What is another word for onlooker?

Pronunciation: [ˈɒnlʊkə] (IPA)

The term onlooker refers to someone who observes an event or situation without participating in it directly. There are a number of synonyms that can be used to refer to this type of individual, including spectator, observer, watcher, witness, bystander, and viewer. Each of these terms carries slightly different connotations and may be more appropriate in certain contexts. For example, spectator or viewer may be more commonly used in the context of sports or entertainment events, while observer or witness may be more appropriate for more serious situations, such as crime scenes or accidents. Overall, the use of synonyms for onlooker can help to add variety and nuance to one's writing or speech.

What are the paraphrases for Onlooker?

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What are the hypernyms for Onlooker?

A hypernym is a word with a broad meaning that encompasses more specific words called hyponyms.

What are the opposite words for onlooker?

Onlooker is a noun that represents someone who watches a situation unfold without participating in it. The opposite of an onlooker is a participant, someone who is actively involved in a situation or event. Another antonym for onlooker is a bystander, which is someone who is present but not involved in a situation or event. Conversely, a participant could be described as an active observer or an engaged witness. In contrast, an onlooker could be seen as a passive observer or detached spectator. In summary, the antonyms for onlooker are participant, bystander, active observer, and engaged witness.

What are the antonyms for Onlooker?

Usage examples for Onlooker

An onlooker would have pronounced them a pair of reunited chums.
"The Locusts' Years"
Mary Helen Fee
That self-confidence of his is deuced irritating to the onlooker.
"The Locusts' Years"
Mary Helen Fee
As an onlooker during these last months he felt that she, perhaps, was more guiltily responsible for the catastrophe than any other human being.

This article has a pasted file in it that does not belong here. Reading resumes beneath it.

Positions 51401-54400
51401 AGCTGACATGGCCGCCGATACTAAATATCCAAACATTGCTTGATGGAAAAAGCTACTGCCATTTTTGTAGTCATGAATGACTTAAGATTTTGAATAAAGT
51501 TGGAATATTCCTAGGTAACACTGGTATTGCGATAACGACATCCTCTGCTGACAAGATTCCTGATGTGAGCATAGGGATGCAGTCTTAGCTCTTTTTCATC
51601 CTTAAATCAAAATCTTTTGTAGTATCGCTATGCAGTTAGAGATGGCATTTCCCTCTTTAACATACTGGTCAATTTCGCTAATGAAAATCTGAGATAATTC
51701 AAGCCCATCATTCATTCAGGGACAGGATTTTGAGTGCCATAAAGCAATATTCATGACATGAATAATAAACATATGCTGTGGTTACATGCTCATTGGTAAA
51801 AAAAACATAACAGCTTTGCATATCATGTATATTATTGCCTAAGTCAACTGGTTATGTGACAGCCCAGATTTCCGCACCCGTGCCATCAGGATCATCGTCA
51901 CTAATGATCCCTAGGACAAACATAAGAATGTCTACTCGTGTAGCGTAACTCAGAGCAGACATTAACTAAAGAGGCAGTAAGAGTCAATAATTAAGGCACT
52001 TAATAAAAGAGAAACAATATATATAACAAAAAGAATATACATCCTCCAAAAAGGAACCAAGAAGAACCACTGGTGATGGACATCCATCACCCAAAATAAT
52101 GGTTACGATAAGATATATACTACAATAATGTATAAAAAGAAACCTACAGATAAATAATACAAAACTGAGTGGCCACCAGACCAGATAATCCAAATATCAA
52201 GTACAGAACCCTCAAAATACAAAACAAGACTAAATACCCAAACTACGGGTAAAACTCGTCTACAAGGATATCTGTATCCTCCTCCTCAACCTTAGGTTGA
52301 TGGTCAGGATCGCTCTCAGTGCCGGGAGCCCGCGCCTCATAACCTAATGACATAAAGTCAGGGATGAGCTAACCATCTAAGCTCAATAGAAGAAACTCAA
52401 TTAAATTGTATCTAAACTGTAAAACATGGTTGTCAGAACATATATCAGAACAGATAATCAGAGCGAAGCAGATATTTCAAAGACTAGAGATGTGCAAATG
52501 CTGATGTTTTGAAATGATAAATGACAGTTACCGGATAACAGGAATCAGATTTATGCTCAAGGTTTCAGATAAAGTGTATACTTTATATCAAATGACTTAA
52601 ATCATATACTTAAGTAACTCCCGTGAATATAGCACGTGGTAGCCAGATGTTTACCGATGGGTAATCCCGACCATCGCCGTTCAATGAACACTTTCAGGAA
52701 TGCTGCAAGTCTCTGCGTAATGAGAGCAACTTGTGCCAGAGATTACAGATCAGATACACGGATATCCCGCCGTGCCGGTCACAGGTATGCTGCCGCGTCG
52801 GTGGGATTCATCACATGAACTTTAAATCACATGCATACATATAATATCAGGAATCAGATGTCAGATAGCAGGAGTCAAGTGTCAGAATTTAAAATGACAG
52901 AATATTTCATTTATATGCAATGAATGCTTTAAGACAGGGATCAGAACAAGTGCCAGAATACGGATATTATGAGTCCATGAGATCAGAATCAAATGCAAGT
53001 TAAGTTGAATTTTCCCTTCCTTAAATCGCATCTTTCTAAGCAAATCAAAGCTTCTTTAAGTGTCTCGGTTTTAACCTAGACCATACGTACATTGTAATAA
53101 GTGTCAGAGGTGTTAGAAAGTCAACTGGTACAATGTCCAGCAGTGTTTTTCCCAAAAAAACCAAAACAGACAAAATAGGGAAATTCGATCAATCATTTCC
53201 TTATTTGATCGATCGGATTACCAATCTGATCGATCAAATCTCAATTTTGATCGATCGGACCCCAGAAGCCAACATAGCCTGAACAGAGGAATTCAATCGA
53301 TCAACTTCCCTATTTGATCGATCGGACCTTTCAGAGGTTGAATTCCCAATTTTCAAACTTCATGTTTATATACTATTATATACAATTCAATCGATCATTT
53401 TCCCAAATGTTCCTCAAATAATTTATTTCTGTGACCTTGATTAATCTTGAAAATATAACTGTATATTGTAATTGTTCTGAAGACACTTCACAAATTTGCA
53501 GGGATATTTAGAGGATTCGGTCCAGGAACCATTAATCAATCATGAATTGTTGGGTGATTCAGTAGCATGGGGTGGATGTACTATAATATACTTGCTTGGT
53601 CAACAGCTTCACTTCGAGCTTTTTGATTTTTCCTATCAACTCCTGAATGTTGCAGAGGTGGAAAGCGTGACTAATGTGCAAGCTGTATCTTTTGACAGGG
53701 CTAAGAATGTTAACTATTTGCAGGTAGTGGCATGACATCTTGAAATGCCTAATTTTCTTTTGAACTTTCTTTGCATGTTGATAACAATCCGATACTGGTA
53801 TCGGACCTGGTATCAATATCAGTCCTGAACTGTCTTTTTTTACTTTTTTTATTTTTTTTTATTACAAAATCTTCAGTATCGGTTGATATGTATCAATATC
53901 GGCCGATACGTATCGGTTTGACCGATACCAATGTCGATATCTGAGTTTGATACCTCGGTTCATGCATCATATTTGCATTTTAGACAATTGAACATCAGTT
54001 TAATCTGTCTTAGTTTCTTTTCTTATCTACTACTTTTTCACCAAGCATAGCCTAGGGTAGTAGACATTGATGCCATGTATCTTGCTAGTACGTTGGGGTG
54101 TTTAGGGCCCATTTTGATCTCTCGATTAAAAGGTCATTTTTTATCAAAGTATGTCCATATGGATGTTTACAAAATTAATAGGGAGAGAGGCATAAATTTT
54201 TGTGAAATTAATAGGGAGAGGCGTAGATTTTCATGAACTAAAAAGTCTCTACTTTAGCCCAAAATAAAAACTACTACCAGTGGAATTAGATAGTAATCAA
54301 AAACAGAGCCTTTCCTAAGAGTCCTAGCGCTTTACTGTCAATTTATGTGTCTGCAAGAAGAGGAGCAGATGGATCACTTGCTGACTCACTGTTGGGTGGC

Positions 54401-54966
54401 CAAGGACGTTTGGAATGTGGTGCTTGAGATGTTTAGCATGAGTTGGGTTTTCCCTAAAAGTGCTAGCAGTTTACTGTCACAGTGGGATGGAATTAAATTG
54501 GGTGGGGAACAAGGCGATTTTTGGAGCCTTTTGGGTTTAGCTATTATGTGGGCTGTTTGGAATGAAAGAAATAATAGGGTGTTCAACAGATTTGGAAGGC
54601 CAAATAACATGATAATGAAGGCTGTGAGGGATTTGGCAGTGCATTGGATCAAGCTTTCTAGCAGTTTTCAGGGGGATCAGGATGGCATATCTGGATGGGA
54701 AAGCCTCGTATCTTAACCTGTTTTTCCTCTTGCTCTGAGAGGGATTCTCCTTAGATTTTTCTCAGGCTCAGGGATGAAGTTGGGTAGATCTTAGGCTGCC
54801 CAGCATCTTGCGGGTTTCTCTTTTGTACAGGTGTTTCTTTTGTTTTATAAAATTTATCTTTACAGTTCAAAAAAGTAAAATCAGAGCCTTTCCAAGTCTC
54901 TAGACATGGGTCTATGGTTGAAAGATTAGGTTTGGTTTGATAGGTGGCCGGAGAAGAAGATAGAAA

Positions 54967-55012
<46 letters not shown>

Hugh Walpole

Famous quotes with Onlooker

  • My photographs are not planned or composed in advance, and I do not anticipate that the onlooker will share my viewpoint. However, I feel that if my photograph leaves an image on his mind, something has been accomplished.
    Robert Frank
  • Never try to look back, and never gaze into the Past. Sometimes Past can be like Medusa, the hideous Gorgon with scary human face and having venomous snakes in the place of her hair. Beware of gazing directly into Medusa's eyes, for it can turn the onlooker into a stone. The Past does exactly the same - it freezes you stone cold, slowing and stopping all your actions, ambitions and aspirations..... the reason why Past is likened to Medusa here. Look forward to today, to this very moment, to the Present that welcomes you happily, as your journey of life continues upwards and onwards. A Viaxe Continua! Have a great journey, my friend!
    Deodatta V. Shenai-Khatkhate
  • He arrives at two generalisations: No sea-creature is less than two inches long. (2) All sea-creatures have gills. These are both true of his catch, and he assumes tentatively that they will remain true however often he repeats it.The casting of the net corresponds to observation; for knowledge which has not been or could not be obtained by observation is not admitted into physical science. An onlooker may object that the first generalisation is wrong. "There are plenty of sea-creatures under two inches long, only your net is not adapted to catch them." The icthyologist dismisses this objection contemptuously.
    Arthur Eddington
  • He [Welles] was an onlooker at the clumsy, poignant suicide of "The Man on the Ledge," which took place in New York in 1938, when a boy perched for fourteen hours on a window-sill of the Gotham Hotel before plunging into the street. "I stood in the crowd outside for a long time," Welles says pensively, "and wanted to make a film of it all. But they tell me that in the Hollywood version of the film they gave the boy a for what he did. That's crazy. It's the crowd that needs explaining."
    Orson Welles
  • The great thing about [Russell] is that he will not give in – to prudence, cynicism or simple horse sense. Sometime, somewhere, he agonizes, the rational man will make a decent world of his instincts. Considered as a type, he is a perennial scold. But considered as Bertrand Russell, he is surely one of the glories of our time... For he is at once a man of unyielding honesty, a first-class intellect and the possessor of one of the master styles of the English language. It is the last of these gifts that guarantees the onlooker an unflagging fascination with his life. For it gives charm to many a frailty, makes the world over every day in the light of his intelligence and his irony, and converts every political crusade, exchange of learned correspondence and lovers' quarrel into an episode as enchanting as a Mozart concerto.
    Bertrand Russell

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